Not everyone is so enthralled by puffball mushrooms. Well, by the size, maybe—for accounts of huge Calvatia boonianas and their proud finders grace newspapers perhaps more than any other mushroom, says Vera Stucky Evenson in Mushrooms of Colorado (1997), a publication of the Denver Botanic Gardens. But the taste, some opine, is nothing to write home about.
“I took one to dinner tonight, and one of my friends wasn’t impressed,” Butter wrote to me yesterday at 2:00 a.m. “Puffballs don’t have the strongest taste, but they are nice, and I really enjoy their texture.” Of course, she would—as would I, wild edible plants enthusiasts that we are. But to the distinguished palette? Are they worth the effort?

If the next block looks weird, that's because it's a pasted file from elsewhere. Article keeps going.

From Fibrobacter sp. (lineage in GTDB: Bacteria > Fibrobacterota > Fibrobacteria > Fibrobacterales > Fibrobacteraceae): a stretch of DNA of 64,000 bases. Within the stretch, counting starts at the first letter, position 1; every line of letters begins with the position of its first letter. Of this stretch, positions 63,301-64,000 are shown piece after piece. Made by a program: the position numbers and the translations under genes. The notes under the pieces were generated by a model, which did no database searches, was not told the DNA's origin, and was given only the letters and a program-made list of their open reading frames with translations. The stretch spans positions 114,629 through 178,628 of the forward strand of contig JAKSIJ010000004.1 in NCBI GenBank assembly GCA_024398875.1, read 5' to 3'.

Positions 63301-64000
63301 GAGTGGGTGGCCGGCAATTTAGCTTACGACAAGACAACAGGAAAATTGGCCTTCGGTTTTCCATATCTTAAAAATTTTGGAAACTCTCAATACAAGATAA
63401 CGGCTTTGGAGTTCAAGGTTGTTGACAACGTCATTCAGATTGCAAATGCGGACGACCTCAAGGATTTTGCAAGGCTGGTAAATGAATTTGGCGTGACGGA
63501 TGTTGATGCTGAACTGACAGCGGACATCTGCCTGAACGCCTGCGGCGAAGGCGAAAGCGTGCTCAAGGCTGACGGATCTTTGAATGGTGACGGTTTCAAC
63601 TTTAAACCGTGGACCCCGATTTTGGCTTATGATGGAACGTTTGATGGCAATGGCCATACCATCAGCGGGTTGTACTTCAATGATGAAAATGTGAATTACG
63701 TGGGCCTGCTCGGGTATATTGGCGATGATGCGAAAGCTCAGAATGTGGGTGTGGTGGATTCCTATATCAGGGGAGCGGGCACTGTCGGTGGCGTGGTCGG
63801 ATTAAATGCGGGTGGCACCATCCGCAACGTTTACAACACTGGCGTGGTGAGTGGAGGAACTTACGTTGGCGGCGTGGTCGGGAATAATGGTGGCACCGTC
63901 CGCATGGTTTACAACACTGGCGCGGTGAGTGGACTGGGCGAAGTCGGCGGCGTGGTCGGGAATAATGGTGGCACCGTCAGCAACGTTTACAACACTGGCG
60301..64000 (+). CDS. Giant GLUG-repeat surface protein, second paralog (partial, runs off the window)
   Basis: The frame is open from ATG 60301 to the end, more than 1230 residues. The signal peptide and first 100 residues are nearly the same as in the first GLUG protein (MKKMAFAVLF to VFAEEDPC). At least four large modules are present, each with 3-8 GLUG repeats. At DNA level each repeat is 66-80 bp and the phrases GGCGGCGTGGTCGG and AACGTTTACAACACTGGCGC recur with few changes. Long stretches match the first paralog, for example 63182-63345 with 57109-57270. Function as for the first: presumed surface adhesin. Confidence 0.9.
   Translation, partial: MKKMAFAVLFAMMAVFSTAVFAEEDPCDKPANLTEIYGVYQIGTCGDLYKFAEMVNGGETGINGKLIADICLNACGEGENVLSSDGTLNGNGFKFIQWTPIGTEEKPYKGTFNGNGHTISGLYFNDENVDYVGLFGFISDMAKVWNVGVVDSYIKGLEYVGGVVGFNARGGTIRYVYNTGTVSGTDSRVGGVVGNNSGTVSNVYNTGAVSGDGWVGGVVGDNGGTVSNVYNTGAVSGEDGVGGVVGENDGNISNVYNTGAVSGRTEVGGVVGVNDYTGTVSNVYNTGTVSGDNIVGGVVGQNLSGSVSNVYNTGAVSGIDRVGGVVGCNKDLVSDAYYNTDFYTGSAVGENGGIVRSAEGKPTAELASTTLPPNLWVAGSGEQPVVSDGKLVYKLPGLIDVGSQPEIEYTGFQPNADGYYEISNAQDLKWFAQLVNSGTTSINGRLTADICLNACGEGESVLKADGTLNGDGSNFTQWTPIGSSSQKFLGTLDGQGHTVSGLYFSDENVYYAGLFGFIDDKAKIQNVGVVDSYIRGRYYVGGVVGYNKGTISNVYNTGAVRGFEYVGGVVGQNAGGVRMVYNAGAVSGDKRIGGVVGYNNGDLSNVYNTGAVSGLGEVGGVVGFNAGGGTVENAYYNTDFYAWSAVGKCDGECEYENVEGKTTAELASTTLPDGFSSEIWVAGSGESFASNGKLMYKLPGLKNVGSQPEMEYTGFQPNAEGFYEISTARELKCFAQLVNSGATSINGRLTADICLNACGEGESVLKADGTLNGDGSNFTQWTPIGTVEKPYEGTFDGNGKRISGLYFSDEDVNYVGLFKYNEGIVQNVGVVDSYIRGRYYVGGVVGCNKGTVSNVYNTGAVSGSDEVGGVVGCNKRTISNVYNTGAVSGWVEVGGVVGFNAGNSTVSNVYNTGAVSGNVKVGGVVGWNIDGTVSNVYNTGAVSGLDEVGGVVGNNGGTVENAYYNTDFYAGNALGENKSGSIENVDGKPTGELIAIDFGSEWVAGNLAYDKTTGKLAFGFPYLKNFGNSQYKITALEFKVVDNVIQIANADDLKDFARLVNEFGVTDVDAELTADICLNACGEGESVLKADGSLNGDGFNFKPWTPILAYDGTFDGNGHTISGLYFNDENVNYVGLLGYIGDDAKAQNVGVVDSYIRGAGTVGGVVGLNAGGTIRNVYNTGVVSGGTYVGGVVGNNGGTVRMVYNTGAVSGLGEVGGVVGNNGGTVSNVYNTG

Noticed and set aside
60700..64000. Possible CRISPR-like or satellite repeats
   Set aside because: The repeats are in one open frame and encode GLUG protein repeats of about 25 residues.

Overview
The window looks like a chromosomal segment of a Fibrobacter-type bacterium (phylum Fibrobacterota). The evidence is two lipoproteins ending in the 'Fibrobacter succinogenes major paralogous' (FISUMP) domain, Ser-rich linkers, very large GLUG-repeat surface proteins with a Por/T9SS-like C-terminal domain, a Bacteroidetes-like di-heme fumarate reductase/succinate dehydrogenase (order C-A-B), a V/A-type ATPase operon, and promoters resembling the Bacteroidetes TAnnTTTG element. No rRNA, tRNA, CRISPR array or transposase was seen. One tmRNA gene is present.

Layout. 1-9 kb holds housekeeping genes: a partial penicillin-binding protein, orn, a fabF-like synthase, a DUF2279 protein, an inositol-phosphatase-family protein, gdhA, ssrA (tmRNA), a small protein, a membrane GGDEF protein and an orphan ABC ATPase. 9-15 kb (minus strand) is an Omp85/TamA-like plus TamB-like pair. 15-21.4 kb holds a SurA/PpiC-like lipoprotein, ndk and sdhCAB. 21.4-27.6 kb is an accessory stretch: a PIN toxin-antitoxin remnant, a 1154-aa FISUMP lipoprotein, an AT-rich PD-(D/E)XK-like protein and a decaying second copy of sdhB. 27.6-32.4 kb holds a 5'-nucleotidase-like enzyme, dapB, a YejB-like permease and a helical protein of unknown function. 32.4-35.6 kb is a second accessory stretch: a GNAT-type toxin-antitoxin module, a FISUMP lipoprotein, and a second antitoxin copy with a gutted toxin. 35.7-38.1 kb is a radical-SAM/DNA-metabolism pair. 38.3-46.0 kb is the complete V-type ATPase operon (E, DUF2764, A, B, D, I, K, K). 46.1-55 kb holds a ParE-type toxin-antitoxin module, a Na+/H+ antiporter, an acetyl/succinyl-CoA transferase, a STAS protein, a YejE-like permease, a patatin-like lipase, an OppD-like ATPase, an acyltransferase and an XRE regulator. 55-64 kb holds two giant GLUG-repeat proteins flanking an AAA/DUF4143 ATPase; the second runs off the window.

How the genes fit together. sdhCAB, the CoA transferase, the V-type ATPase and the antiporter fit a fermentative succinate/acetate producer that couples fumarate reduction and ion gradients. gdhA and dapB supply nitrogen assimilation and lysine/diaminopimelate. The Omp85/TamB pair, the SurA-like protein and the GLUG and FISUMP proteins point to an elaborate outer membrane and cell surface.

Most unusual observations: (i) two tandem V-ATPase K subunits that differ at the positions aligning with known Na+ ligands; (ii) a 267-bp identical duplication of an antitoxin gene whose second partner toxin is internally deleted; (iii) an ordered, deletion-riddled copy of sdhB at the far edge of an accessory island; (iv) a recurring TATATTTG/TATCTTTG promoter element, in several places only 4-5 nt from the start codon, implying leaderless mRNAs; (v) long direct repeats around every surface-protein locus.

Success with puffballs may lie in the preparation method, for while some mushrooms are so flavorful that they constitute a meal or side dish in and of themselves, other might be better suited to, say, a cream sauce—which is how Gregg and I inevitably eat our puffballs. Read the rest of this entry